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Page 123 200 item strata arranged into eight major groups: food and beverages; housing; apparel; transportation; medical care; recreation; education and communication; and other goods and services. For each geographic area (primary sampling unit) included in the CPI geographic sample, the BLS assigns each item category an expenditure weight, or importance, based on its share of total family expenditures. Aggregating weights from the geographic areas in the CPI sample derives item category weights at the national level. Thus, one can ultimately view the CPI market basket as a set of item strata and associated expenditure weights. MONTHLY DATA COLLECTION AND PRICING Following the sampling process, BLS analysts select the outlets (places where area residents make purchases), goods and services (specific items purchased), and residents' housing units to be used in computing the monthly CPI. Selection of the CPI outlet and item samples is based on information from the Telephone Point-of-Purchase Survey (TPOPS), a household survey that provides BLS with a sampling frame of outlets and retail establishments visited by urban consumers. The TPOPS obtains data from about 17,000 families annually on the types of goods and services consumers purchase, the amount of these expenditures, and the places the expenditures are made. Since the 1998 CPI revision, TPOPS data have been collected using computer-assisted telephone interviews (CATI), which allows a portion of all commodities and services to be updated, or rotated, in each sampling unit every year. Within item categories, BLS statisticians select hundreds of entry-level items and match them with the sampled retail outlets for price collection. The number of price quotations and observations to be obtained is determined statistically with the objective of producing the most accurate national all-items index as possible, subject to available funds. The BLS field staff who collect CPI prices use the entry-level items as the starting point for the selection of the unique products or services—within the outlet—whose prices will be monitored. This selection is made using a random probability sampling method that reflects an item's relative share of sales at that particular store. Each month, BLS data collectors, called economic assistants, visit or call thousands of retail stores, service establishments, rental units, and doctors' offices throughout the United States to obtain price information on the thousands of items used to track and measure price change in the CPI.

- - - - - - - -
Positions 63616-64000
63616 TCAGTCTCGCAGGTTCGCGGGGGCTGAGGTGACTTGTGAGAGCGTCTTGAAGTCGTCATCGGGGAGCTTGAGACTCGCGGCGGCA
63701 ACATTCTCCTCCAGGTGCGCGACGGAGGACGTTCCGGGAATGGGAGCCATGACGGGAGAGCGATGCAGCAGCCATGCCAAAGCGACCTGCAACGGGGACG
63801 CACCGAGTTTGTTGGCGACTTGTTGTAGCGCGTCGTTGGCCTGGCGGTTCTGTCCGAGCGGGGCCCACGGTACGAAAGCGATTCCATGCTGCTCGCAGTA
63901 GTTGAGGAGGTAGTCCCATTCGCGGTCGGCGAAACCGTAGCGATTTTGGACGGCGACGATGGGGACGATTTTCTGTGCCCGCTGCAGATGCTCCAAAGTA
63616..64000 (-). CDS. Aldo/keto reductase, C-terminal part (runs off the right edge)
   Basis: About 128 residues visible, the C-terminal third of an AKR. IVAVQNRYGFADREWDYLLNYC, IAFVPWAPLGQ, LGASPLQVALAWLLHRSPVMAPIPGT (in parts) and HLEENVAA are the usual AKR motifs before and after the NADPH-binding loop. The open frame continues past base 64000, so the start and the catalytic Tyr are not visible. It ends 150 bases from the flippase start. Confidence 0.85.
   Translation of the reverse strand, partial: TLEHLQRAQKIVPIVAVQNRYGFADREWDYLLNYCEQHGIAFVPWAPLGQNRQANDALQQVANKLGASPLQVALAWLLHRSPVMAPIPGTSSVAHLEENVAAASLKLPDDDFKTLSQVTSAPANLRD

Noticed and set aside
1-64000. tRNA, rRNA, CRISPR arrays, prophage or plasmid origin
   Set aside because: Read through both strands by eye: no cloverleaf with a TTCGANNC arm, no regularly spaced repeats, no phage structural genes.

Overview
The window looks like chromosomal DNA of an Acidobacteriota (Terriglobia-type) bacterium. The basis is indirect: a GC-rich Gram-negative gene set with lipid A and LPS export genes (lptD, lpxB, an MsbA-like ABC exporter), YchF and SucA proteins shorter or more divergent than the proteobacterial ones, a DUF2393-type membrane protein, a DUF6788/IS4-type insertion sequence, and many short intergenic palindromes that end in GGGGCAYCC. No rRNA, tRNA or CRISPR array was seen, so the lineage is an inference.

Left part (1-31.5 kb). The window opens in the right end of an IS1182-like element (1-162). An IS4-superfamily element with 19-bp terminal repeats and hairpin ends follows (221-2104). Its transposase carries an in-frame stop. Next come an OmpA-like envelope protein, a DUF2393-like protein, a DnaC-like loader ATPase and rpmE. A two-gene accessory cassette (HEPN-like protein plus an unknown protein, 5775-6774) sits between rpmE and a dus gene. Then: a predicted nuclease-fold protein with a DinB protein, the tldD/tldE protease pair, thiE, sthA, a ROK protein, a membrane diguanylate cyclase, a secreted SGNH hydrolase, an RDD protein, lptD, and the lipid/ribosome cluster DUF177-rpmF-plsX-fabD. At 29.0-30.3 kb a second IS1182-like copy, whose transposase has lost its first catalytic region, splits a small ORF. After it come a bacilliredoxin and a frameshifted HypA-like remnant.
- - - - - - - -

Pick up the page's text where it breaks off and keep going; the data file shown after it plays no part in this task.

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Page 124 These economic assistants record the prices of about 80,000 items each month. These 80,000 prices thus represent a scientifically selected sample of the prices paid by consumers for goods and services purchased. UPDATING AND IMPROVING THE CPI MARKET BASKET Because of the many important uses of the monthly CPI, there is great interest in insuring that the CPI market basket accurately reflects changes in consumption over time. Each decade, data from the U.S. census of population and housing are used to update the CPI process in three key respects: (1) redesigning the national geographic sample to reflect shifts in population; (2) revising the CPI item structure to represent current consumption patterns; and (3) modifying the expenditure weights to reflect changes in the item structure as well as reallocation of the family budget. In response to growing demands for a more current CPI market basket, the BLS has redesigned some of the survey processes to enable more frequent revision than once every five or ten years. In particular, the new TPOPS sample design permits a shift to sample rotation by category rather than by geographic area, thereby facilitating accelerated sample rotation in product areas where the markets are most dynamic. The sample rotation involves (1) reselecting the retail stores and business establishments to be visited by BLS field representatives and (2) reselecting the unique products and services to be priced for the market basket. For example, to represent the market basket item category “records and tapes,” a cassette tape sold in Outlet A could be replaced by a compact disc sold in Outlet B. In addition, the sample size of the ongoing CE survey has been increased substantially, which will enable the production of updated expenditure weights every two years starting in January 2002.